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Can the legacy of industrial pollution influence antimicrobial resistance in estuarine sediments? / Rodgers, Kiri; McLellan, Iain; Peshkur, Tatyana; Williams, Roderick; Tonner, Rebecca ; Hursthouse, Andrew; Knapp, Charles; Henriquez, Fiona .

In: Environmental Chemistry Letters, Vol. 17, No. 2, 13.10.2018, p. 595-607.

Research output: Contribution to journalLiterature review

TY - JOUR

T1 - Can the legacy of industrial pollution influence antimicrobial resistance in estuarine sediments?

AU - Rodgers, Kiri

AU - McLellan, Iain

AU - Peshkur, Tatyana

AU - Williams, Roderick

AU - Tonner, Rebecca

AU - Hursthouse, Andrew

AU - Knapp, Charles

AU - Henriquez, Fiona

PY - 2018/10/13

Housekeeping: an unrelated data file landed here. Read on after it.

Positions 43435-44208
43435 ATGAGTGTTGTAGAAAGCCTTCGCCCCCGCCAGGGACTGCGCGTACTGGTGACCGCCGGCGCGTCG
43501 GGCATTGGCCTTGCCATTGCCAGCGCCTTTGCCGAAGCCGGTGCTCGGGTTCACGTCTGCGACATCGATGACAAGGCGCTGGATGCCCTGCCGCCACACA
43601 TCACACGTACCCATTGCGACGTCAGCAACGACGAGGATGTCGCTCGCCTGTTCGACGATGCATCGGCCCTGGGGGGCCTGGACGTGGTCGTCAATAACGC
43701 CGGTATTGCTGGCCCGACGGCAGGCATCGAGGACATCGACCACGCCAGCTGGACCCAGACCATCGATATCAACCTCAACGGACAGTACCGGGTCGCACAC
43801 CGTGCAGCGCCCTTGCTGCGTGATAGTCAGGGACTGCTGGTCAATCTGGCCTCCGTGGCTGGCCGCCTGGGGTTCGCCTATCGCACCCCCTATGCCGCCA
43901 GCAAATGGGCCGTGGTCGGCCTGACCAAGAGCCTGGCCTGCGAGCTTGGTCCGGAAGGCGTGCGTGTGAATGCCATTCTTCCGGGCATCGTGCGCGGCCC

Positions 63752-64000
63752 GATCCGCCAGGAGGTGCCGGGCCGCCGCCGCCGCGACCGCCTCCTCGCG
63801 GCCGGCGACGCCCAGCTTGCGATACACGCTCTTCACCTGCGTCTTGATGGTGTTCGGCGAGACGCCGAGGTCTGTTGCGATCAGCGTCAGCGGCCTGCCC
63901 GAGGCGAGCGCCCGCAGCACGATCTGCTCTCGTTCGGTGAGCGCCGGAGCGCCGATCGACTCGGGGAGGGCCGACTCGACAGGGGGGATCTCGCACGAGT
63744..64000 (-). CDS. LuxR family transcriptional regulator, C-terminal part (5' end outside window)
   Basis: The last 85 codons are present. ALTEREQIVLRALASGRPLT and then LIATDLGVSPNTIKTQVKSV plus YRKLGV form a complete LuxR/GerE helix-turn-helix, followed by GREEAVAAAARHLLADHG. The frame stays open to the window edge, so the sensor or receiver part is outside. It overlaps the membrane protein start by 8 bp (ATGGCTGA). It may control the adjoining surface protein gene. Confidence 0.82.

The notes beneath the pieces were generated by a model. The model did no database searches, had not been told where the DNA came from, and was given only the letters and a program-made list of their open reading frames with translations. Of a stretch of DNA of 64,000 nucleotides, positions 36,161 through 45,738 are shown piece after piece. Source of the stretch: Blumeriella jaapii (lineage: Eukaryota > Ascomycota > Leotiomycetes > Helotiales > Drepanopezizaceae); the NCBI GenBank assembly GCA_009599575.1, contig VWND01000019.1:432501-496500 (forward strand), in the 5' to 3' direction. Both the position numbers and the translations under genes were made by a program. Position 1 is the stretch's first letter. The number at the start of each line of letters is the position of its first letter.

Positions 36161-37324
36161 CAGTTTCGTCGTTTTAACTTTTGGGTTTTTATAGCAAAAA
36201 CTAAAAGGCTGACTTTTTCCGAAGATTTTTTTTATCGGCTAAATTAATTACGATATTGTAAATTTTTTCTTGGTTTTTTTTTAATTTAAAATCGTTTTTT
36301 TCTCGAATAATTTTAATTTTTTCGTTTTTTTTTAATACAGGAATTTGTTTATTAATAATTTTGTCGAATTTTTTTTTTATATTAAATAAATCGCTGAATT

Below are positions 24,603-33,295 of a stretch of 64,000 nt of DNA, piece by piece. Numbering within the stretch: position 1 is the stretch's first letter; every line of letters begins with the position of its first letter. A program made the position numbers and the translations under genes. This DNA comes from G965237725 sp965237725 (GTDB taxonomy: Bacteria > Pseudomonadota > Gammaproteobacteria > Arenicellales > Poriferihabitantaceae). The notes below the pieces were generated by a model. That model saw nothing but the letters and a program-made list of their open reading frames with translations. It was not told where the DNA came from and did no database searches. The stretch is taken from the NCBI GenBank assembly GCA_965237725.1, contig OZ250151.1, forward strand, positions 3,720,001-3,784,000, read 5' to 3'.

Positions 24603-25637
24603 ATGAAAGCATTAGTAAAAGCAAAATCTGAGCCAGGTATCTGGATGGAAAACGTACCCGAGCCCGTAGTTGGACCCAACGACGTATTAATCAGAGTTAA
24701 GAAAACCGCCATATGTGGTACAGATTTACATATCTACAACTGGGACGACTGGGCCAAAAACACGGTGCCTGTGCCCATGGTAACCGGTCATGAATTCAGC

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N2 - Antimicrobial resistance (AMR) represents a major global health threat, as well as a major hazard to sustainable economic development and national security. It remains, therefore, vital that current research aligns to policy development and implementation to alleviate a potential crisis. One must consider, for example, whether drivers of antibiotic resistance can be controlled in the future, or have they already accumulated in the past? Whether from antibiotics and/or other pollutants. Unfortunately, industrial heritage and its pollution impact on the prevalence of environmental AMR have largely been ignored. Focussing on industrialised estuaries we demonstrate that anthropogenic pollution inputs in addition to the natural diurnal environmental conditions can sufficiently create stressful conditions to the microbiome, and thus promote selective pressures to shift the resistome (i.e., collection of resistance traits in the microbiological community). Unfortunately, the bacteria’s survival mechanisms, via co-selective pressures, can affect their susceptibility to antibiotics. This review highlights the complexity of estuarine environments, using two key contaminant groups (Metals/toxic elements and polyaromatic hydrocarbons), through which a variety of possible chemical and biological pollutant stressors can promote the emergence and dissemination of antimicrobial resistance. We find compelling divers to call on more focused research on historically disrupted ecosystems, in propagating AMR in the real world.